A key role of a local authority is to help ensure that local businesses can prosper, thereby creating local jobs, and generating other economic and social benefits for their local area.
Helping local businesses, particularly SMEs, to win work without red tape, and to be paid on time, are fundamental to that role, and both are well within the reach of capable local authorities.
Indeed, councils (and many other public bodies) are required by law to ensure that for the work they procure, businesses down the supply chain are paid promptly. Councils have a legal duty to ensure this happens by enforcing 'under 30-day payment' provisions in the contracts they sign.
The rules are needed because even when a council pays a direct supplier promptly, too often a sub-contractor or supplier to the main supplier waits far too long to be paid for its own contribution. In some cases they may not even be paid what was agreed.
In this regard, the Electrical Contractors’ Association (ECA), which represents almost 3,000 engineering-related businesses across the UK, recently issued a Freedom of Information request to find out whether councils in England and Wales are meeting their legal obligations on prompt payment.
Between the end of September and early November last year, some 198 local authorities, including unitary, district, county and borough councils, responded to the ECA FoI request.
Disappointingly, the findings showed that the majority of local authorities (59%) appear to be breaching their legal duty to ensure their supply chain is paid promptly. Of this total, 52% did not build-in the required contractual requirement, while a further seven per cent did not know if they did or didn’t.
Despite the legal requirements within the ‘Public Contracts Regulations 2015’, over one in four councils (28%) say they ‘have not and will not’ be building in a contractual requirement to ensure their supply chain is paid on time. Worryingly, when the ECA conducted a similar survey in late 2015, this figure was just 21%, so over time the situation has deteriorated.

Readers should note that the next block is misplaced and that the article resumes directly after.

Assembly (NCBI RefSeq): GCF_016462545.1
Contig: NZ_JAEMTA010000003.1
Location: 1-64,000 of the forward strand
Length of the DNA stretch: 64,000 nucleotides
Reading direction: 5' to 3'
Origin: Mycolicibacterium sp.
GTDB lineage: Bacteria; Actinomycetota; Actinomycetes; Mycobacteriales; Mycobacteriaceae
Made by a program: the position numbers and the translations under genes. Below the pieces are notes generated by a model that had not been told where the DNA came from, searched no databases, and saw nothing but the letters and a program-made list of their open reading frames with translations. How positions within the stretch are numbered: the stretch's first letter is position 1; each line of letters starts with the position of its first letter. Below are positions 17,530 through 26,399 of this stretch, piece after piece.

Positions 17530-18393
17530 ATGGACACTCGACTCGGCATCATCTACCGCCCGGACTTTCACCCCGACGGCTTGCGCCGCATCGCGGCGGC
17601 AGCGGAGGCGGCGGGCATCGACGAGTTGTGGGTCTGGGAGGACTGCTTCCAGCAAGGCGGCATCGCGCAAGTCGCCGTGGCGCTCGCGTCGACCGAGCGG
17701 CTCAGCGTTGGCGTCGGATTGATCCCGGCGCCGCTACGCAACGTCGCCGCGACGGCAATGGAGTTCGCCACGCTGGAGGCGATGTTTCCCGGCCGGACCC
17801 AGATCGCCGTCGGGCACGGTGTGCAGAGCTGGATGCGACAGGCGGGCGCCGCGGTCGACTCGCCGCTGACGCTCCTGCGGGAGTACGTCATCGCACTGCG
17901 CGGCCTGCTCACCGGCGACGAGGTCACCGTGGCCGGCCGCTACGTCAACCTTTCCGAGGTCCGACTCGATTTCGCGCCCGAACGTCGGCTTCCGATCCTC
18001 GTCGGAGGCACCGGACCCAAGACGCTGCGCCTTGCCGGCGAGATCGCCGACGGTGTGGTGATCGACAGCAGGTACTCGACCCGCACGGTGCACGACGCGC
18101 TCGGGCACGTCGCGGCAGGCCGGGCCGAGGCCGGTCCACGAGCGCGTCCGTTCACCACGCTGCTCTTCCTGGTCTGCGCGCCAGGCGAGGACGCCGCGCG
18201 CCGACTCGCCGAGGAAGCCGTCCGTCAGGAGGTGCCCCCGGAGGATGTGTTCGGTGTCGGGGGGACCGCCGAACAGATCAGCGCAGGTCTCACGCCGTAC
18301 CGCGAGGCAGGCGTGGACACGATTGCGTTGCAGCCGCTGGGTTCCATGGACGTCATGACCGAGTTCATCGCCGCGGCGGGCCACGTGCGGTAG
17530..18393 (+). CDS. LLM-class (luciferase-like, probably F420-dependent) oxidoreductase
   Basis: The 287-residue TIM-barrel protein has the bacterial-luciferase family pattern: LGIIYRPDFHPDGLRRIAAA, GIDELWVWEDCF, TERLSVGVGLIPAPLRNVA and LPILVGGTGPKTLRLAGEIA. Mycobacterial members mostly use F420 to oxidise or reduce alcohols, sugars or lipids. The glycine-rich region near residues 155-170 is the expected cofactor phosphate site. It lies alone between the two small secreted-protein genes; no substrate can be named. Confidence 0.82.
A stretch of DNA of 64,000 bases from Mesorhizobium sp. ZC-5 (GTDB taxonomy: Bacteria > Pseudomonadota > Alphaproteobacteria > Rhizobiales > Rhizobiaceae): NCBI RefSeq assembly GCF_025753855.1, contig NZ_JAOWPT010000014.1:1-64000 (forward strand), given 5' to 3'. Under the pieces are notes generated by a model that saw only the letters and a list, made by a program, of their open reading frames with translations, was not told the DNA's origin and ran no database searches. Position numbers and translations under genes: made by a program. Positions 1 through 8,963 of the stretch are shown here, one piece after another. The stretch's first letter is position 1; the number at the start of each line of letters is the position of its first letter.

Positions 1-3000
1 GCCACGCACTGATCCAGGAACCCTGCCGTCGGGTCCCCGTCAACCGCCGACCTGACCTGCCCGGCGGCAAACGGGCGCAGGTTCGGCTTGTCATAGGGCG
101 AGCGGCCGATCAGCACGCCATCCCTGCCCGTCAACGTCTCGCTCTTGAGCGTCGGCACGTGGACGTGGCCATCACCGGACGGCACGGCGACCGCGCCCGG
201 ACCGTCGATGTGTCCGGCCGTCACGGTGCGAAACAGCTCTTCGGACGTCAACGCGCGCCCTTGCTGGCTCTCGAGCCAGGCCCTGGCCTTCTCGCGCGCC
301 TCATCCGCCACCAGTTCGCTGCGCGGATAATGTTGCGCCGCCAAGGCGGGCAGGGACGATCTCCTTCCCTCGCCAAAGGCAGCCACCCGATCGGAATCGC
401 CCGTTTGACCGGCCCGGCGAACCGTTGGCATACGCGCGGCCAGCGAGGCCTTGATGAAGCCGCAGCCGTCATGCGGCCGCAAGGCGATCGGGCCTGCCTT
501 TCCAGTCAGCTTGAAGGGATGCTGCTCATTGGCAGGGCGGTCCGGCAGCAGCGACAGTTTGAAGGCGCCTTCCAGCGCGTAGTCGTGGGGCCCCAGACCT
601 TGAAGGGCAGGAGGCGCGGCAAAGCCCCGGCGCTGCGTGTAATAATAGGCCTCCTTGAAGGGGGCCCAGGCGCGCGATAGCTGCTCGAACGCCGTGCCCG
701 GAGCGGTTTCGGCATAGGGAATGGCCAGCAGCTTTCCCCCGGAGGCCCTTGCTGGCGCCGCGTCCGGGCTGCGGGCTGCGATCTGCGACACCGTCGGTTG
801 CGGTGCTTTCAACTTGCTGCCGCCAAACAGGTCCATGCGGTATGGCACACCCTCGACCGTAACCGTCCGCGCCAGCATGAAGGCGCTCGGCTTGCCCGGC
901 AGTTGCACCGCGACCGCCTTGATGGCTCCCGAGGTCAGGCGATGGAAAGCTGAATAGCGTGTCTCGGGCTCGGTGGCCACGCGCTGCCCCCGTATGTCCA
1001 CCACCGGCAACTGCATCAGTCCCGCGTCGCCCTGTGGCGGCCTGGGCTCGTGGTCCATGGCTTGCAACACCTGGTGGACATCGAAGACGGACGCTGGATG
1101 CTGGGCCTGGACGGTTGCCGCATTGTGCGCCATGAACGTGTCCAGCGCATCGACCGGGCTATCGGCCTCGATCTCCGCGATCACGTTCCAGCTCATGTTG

Furthermore, less than one in 10 councils (9%) monitor and report on whether their supply chain is being paid within 30 days.
Our survey suggests that many local authorities continue to ignore the legal requirements for prompt public sector payment along the supply chain. This is particularly disappointing when considering that doing so would support SMEs in their local areas.
We have seen next to no improvement among many local councils since the ECA conducted a similar investigation last year. The government has issued regulations to help smaller businesses, but they are being viewed as entirely optional by far too many councils, many of whom are simply opting out.
However, we also recognise that almost half of public bodies are doing their best to follow the rules – showing that it can be done. We urge these exemplar bodies to share how they do it, and to help other authorities comply as soon as possible.
To help achieve this, following the publication of the results in both 2016 and 2015, the ECA wrote to the Local Government Association to request a meeting. However, neither letter was replied to. Without a constructive dialogue, our approach is now to ask government to make it harder for councils not to comply, than to actually comply. The government could allow new paperwork requirements, and penalties, to achieve this.
We recognise the funding and resource challenges faced by councils. However, by not protecting the cash flow of smaller businesses, in breach of the law, councils are indirectly reducing their own financial capability, through lower revenues and potentially increased local spending requirements.
Given that the payment rules came into effect two years ago, it’s now time that councils take much more responsibility for jobs and growth in their local areas.
Paul Reeve, is director of business and external affairs at the Electrical Contractors’ Association (ECA)